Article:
Greedy Pharma CEO Explodes as Competitor Offers Alternative $1 AIDS Pill
Pharma CEO Martin Shkreli’s plans to hold patients hostage just went up in smoke. The world rejoices.
A pharmaceutical company called Imprimis Pharmaceuticals Inc announced on Thursday that they are offering an alternative to Daraprim — the drug whose 5,550 percent price gouge caused nationwide outrage — and intend to sell it for $1 a pill.
Martin Shkreli, also known as “Pharma Bro,” the CEO of Turing Pharmaceuticals who purchased the rights to the drug used in HIV and AIDS treatments and skyrocketed the price to $750 overnight, quickly became the poster child for big pharmaceutical greed. The previous price for Daraprim was $13 a pill before Shkreli’s much-maligned price hike.
As US Uncut reported last week, the news of Senator Bernie Sanders’ presidential campaign donating Shkreli’s $2,700 donation to medical research incited a furious reaction from Shkreli.
Imprimis generally develops compounded medications for prescription drugs that do not meet the needs of a patient, Yahoo News reported. They will now be offering a compounded formula of Turing’s drug in capsule form.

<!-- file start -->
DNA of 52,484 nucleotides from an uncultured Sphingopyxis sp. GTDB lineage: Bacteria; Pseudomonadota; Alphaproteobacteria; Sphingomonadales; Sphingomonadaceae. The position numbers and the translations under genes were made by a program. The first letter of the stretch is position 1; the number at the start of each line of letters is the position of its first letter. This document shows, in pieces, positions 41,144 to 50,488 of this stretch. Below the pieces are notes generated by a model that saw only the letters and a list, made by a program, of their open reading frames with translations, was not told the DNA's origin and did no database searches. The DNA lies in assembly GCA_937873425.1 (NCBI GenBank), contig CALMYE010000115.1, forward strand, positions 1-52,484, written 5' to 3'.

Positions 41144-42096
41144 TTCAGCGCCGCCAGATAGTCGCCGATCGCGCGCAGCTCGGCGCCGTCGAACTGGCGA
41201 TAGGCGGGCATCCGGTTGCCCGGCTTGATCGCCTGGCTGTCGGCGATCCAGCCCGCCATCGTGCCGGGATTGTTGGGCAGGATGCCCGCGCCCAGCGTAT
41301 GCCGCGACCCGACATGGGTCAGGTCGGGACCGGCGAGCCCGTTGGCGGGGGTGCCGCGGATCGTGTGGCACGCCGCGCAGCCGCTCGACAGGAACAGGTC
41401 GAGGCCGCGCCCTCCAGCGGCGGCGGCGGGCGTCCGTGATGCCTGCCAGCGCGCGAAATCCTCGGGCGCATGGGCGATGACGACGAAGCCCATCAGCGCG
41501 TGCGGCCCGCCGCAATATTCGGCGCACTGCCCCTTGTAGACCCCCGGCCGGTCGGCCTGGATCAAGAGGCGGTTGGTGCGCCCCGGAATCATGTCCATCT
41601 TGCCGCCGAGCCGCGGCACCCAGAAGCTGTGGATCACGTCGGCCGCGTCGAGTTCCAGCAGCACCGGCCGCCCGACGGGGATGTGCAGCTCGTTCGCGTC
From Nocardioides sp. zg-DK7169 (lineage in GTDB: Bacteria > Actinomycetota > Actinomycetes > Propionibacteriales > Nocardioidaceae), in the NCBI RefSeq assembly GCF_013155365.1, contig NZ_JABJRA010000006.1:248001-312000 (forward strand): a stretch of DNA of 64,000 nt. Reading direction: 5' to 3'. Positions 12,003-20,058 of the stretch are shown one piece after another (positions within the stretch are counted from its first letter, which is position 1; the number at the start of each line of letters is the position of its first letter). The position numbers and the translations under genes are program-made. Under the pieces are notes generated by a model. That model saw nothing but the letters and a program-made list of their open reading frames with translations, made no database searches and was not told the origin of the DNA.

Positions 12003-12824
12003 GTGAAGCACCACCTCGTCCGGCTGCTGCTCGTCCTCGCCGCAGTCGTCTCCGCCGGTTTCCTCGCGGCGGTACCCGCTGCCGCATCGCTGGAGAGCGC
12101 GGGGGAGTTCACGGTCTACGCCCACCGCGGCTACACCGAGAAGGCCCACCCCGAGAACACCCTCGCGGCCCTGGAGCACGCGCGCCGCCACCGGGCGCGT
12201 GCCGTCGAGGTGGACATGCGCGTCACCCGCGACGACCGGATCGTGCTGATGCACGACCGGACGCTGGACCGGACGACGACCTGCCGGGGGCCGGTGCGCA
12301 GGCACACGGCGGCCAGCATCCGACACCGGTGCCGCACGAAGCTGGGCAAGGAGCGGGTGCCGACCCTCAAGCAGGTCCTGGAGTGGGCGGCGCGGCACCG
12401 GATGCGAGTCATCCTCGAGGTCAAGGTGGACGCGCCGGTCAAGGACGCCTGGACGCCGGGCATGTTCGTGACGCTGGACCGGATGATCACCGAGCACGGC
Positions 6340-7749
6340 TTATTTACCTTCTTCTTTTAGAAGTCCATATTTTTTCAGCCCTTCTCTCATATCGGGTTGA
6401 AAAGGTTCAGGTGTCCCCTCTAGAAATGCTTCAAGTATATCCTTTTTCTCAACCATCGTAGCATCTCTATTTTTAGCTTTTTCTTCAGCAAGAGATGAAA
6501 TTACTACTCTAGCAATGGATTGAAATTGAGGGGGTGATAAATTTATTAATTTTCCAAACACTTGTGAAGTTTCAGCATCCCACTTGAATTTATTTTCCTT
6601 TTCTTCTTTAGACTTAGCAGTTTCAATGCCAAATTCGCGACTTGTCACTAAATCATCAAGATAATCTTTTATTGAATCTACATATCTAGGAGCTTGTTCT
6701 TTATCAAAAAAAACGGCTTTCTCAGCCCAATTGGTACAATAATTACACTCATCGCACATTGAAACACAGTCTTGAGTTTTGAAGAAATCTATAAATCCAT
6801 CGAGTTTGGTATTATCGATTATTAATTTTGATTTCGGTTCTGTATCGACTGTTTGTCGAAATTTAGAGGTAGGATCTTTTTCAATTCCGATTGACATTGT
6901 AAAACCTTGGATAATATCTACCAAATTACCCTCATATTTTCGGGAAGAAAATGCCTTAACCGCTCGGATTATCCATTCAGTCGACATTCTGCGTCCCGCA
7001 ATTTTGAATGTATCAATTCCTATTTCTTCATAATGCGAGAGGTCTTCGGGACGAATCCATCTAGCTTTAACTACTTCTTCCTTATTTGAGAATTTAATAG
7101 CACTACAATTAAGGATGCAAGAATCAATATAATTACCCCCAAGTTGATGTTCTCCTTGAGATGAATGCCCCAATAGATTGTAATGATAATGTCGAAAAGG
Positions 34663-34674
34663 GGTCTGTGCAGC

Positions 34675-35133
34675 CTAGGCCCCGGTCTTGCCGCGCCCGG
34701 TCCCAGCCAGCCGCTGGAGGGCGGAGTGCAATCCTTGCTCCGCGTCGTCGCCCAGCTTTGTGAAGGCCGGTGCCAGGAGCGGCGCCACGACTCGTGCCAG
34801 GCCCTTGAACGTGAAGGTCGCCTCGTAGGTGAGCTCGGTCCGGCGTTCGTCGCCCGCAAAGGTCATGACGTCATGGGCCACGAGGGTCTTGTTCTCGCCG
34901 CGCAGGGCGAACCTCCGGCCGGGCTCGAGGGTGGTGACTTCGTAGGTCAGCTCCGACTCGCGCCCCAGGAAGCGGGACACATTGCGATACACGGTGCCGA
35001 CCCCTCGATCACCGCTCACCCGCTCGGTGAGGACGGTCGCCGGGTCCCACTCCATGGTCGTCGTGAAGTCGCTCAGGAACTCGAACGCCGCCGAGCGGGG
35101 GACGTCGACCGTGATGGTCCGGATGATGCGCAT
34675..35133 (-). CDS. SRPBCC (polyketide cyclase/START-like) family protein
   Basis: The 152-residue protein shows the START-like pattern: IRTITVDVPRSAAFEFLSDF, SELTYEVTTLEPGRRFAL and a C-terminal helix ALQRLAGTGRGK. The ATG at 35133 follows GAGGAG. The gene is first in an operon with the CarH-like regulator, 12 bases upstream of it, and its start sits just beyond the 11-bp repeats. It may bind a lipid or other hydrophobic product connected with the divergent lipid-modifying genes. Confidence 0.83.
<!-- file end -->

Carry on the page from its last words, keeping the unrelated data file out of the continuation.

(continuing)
Beyond Daraprim, the company also announced that they plan to continue creating compounds of drugs that are sold far above their actual cost.
The company also offers massive discounts on their drugs for those in need, like Medicaid recipients, sometimes as low as $1 for an entire bottle.
The one drawback of what Imprimis is doing is that their formulation is not FDA approved. However, it can still be legally sold through a doctor’s prescription.
Even though, Pyrimethamine is generic, meaning anyone could make a competitor for Daraprim, it was just that nobody had, since it was a niche drug and not destined to be a big money maker.
If Imprimis wanted to get FDA approval it would reportedly take years and millions of dollars, which would make it more difficult for the company to keep their prices affordable.
US Uncut reached out to Shkreli for comment. His only response to us was “lol.”